Australia’s Impact Investment Group is planning to launch a second solar investment fund, following the runaway success of its first solar fund last year.
On Thursday, Impact celebrated the formal opening of the 11MW Williamsdale solar farm in the ACT, one of three solar farms contracted by the ACT government at the start of its goal to source the equivalent of 100 per cent of its electricity from renewable energy by 2020.
Williamsdale, which actually came on line earlier this year, was the first asset in the original solar fund, which attracted $100 million in less than two days from high net worth individuals, self-managed super funds and one institution, Future Super.
That fund aimed to deliver a return to investestors of 10 per cent per annum, and such was its success that Impact is now looking at a second fund, with the first asset likely to be the 15MW Swan Hill solar farm in Victoria, that is building on a “merchant basis”. A pipeline of other assets is also being put together.
“The smartest investors and developers in the country aren’t trying to eke another few years out of old unreliable, polluting coal-fired infrastructure,” said Lane Crockett, IIG’s head of renewable energy infrastructure.
“They are building the clean generators that will deliver reliable electricity, crucial environmental benefits, health benefits and attractive financial returns. Meanwhile, our investors have confidence knowing that the ACT government has committed to buying the farm’s electricity for 20 years.”
Crockett told RenewEconomy that the second fund would likely be launched next year, aiming for between $100 million and $200 million, once the pipeline of proposed solar projects in Victoria, Queensland and NSW is in place.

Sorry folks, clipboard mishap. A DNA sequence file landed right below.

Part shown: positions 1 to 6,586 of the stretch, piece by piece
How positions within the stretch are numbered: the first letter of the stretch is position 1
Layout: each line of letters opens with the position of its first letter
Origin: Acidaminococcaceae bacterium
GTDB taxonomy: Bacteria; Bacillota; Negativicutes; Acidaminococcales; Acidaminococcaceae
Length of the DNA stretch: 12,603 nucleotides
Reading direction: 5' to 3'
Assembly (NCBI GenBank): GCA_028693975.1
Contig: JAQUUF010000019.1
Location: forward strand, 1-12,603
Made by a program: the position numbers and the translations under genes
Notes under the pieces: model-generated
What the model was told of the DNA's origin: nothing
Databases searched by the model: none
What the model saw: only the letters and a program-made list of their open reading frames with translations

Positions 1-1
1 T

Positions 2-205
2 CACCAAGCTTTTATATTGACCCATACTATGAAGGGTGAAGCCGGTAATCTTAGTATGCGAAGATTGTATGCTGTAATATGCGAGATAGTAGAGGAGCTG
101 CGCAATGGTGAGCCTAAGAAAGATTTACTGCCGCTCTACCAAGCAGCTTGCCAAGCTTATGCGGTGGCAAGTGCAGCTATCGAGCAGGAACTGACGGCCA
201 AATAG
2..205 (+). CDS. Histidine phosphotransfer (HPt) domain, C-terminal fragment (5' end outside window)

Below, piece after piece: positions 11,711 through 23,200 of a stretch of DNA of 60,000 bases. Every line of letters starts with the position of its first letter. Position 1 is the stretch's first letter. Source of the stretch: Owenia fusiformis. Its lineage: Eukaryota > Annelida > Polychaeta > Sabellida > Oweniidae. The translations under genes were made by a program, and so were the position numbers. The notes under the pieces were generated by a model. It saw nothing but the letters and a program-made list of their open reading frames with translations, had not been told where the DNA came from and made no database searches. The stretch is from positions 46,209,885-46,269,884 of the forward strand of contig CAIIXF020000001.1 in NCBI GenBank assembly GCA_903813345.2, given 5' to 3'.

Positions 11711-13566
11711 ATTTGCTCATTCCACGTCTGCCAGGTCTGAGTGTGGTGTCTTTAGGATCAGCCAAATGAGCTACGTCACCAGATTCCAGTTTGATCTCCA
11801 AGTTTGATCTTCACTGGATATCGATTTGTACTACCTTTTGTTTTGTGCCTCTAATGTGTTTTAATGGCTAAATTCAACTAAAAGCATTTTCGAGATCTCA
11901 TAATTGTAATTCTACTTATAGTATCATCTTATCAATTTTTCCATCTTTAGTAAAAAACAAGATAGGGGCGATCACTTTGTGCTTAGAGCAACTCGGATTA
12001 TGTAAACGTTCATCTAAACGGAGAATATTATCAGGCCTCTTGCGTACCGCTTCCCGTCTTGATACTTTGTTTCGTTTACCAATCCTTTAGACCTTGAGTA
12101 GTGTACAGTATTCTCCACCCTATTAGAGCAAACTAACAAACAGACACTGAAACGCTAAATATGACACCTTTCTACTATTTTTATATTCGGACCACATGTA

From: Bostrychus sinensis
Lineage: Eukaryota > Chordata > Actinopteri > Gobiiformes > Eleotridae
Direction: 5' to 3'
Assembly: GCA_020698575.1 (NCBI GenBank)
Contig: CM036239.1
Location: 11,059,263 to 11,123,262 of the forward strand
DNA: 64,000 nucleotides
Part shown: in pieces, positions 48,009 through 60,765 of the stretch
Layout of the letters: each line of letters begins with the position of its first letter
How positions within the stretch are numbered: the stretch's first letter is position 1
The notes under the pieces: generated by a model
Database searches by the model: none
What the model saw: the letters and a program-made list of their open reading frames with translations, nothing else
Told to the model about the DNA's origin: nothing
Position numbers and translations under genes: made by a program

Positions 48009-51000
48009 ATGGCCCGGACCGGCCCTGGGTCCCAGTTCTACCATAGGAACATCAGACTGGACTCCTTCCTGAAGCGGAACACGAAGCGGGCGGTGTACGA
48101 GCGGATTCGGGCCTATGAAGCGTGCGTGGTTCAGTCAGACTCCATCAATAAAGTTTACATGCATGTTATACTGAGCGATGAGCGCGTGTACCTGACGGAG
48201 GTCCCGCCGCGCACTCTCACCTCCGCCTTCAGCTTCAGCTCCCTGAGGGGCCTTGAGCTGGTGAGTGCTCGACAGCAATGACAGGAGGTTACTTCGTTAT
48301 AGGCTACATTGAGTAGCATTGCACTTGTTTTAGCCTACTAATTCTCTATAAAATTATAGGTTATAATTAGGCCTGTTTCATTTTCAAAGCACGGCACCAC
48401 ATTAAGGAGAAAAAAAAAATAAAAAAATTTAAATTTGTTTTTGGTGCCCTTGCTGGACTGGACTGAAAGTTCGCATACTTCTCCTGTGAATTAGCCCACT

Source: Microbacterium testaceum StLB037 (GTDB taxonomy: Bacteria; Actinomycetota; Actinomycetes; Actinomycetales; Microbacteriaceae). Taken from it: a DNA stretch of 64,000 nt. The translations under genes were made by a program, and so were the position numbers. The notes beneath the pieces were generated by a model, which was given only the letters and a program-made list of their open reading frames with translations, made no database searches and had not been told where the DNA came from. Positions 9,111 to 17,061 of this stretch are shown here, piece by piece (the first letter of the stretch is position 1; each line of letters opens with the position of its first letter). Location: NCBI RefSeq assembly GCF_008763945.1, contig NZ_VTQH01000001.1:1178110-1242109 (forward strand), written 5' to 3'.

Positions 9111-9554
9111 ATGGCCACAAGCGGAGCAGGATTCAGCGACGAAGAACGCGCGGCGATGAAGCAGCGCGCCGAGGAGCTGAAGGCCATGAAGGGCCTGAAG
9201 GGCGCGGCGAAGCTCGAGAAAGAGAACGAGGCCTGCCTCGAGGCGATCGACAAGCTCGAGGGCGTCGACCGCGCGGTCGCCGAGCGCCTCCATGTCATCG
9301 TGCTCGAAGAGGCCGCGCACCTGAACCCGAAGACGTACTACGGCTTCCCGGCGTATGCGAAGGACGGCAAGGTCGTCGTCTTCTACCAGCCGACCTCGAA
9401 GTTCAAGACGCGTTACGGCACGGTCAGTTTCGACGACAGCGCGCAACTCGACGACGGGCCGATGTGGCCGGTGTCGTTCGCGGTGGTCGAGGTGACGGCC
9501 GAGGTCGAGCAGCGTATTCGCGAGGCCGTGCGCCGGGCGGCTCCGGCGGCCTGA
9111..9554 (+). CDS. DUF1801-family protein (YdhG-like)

He said that there are two sweet spots in the Australia large scale solar market right now – one between 10MW and 30MW in size, and the bigger installations of 100MW plus.
“The benefit of the smaller solar farms is their speed to market …. and the ability to locate them in places where you can’t put bigger ones,” Crockett said.
“Solar costs have come down significantly over the last 3-4 years, it’s advantaged by its time of day generation portfolio, and its speed to market. It’s predictable, reliable technology, and it is well received by communities in regional areas.”
ACT climate and energy minister Shane Rattenbury said Williamsdale is the fourth large-scale solar farm built in the ACT. It joins the Royalla Solar Farm, Mt Majura Solar Farm and Mugga Lane Solar Park in completing the “solar highway”.
“The future is here, and it is clean, green and renewable. The clean power generated by Williamsdale Solar Farm takes us another significant step towards achieving our target of 100% renewable electricity by 2020 in the ACT,” he said in a statement.
“The ACT is establishing itself as a world leader when it comes to investment in renewable energy and action on climate change. Already, renewable energy has driven around $500 million of investment into the local economy.”
“By 2020, the ACT will produce 100% of our electricity from renewable sources like wind and solar and, by 2050 at the latest, our city will produce zero net greenhouse gas emissions.”